This would be the other half of a double-bill, with The Flaming Lips sharing the stage on this evening. Those photos appear earlier on my blog https://michaelconen.wordpress.com/2012/11/13/96/
This was just one of the many side-projects that Jon Langford, of The Mekons, would involve himself in over the years. Photos of him with The Mekons appear as my first post on this blog https://michaelconen.wordpress.com/2012/11/09/hello-world/.
What would turn out to be their only major U.S. tour, featured three guys, all of whom would share vocal duties; a bass player; a lead vocalist; and a guitarist. The percussion duties would fall on a drum machine: and I’ve since, never witnessed a better use of the programmed beat working so well with a live band playing along. The songs would stop on-a-dime, and to this day, I’m still wondering who was triggering the stops and starts of the programming??? It wasn’t clear that the ever-busy Mr. Langford was in control of this, or if it was their sound man……either way, it worked like a charm.
Loud, driving songs they were, which contrasted sharply with the Lips’ performance, but I would say that enjoyed them equally, on this evening. I was already familiar with some of their ep’s and really liked a few of the songs a great deal – they might have been a bit too political for some, but I’ve always thought they were a unique band, that deserved much more acclaim. Oh well, that could be said about many groups and performers that I’ve followed over the years, who’ve toiled away in semi-, or complete, obscurity….
House lights were practically on full for most of the performance, and I was none the happier for it: I would not have to use the flash rig once!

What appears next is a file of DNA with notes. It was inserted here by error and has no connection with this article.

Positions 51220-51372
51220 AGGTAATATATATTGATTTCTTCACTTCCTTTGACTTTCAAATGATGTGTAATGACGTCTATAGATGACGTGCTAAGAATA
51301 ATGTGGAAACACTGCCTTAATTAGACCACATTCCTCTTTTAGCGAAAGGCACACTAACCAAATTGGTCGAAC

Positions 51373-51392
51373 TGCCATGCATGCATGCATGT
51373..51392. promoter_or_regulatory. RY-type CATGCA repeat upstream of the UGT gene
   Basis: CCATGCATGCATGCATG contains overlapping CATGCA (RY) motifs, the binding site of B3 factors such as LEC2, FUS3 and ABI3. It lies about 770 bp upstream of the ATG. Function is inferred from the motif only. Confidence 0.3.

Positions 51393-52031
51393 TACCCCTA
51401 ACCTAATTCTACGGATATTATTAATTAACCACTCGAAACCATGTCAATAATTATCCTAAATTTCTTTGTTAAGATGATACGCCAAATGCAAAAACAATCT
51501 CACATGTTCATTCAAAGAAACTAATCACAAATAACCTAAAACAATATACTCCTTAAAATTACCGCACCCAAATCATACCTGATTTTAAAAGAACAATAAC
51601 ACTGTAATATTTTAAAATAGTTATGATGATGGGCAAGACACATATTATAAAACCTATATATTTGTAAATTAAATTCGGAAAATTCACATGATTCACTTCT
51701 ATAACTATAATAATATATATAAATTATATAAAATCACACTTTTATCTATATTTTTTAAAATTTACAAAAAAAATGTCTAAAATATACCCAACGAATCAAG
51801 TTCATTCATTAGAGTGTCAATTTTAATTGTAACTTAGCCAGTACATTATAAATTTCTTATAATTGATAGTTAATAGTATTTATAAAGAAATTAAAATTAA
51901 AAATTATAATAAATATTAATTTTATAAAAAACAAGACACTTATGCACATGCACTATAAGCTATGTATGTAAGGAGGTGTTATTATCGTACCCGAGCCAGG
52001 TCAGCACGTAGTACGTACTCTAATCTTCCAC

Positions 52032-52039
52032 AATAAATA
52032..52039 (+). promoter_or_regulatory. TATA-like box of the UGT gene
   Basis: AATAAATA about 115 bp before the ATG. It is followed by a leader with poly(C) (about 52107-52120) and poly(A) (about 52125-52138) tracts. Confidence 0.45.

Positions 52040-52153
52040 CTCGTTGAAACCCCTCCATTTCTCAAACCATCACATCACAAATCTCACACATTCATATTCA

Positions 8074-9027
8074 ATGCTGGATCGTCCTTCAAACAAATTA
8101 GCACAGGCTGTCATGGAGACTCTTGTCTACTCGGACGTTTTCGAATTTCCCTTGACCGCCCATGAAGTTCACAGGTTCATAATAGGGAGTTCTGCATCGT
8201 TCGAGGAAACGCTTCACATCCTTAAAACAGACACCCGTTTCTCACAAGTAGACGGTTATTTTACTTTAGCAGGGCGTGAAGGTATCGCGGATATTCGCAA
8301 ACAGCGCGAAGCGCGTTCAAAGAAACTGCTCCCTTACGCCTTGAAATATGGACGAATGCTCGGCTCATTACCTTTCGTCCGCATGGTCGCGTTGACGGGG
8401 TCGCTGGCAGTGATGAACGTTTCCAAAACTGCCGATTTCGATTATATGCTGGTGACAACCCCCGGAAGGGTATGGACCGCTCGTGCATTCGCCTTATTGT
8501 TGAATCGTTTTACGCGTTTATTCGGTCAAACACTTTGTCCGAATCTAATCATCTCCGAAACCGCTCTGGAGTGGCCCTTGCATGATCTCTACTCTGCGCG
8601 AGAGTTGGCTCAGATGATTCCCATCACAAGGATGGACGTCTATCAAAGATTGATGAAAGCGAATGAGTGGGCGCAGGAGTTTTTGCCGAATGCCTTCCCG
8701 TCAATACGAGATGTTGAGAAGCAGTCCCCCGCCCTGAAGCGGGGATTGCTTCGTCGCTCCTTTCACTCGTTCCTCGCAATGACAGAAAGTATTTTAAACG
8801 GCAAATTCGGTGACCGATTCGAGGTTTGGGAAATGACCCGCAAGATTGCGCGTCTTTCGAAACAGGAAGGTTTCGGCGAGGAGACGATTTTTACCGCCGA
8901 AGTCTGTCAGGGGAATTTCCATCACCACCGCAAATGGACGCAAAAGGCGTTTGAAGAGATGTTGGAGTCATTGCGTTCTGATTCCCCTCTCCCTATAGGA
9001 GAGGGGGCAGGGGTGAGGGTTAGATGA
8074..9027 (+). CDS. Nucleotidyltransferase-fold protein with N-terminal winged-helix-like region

Look for more information and links to the Three Johns, Jon Langford projects, and The Mekons, here:
NOTE: A FEW WORDS ABOUT THE WATERMARKS ON MY WORK
While many of you who arrive here, to look at these photographs may get turned off to my use of watermarks [thinking they ruin the image], let me explain why I choose to do this.
No one paid for my camera equipment but me. No one paid for the film I used to take these photographs. On occasion, when I free-lanced for a free monthly newsletter, and they published a photo of mine, the payment for each photograph barely paid for the fuel to get my vehicle to the show [when I *did* have a vehicle], and the film I used on that night.
Not too many of my photos were published, at the time, because the artists I chose to capture images of, were not hugely popular then. Hence, the old dictum, “Supply and Demand”; I had the supply, but the demand [pre-Internet], was not there. You can argue the relative merits of the quality of my work, and that is precisely what a blog offers: a venue for discussion.
Back to the watermarks: no one is subsidizing my time to scan and then clean up the images I am presenting here. Start to finish, each negative will take approximately an hour-and-a-half to reach “proof” quality – which is what you will see here. This is my labor of love, and until there is some measurable return on my efforts, what you see is what you get.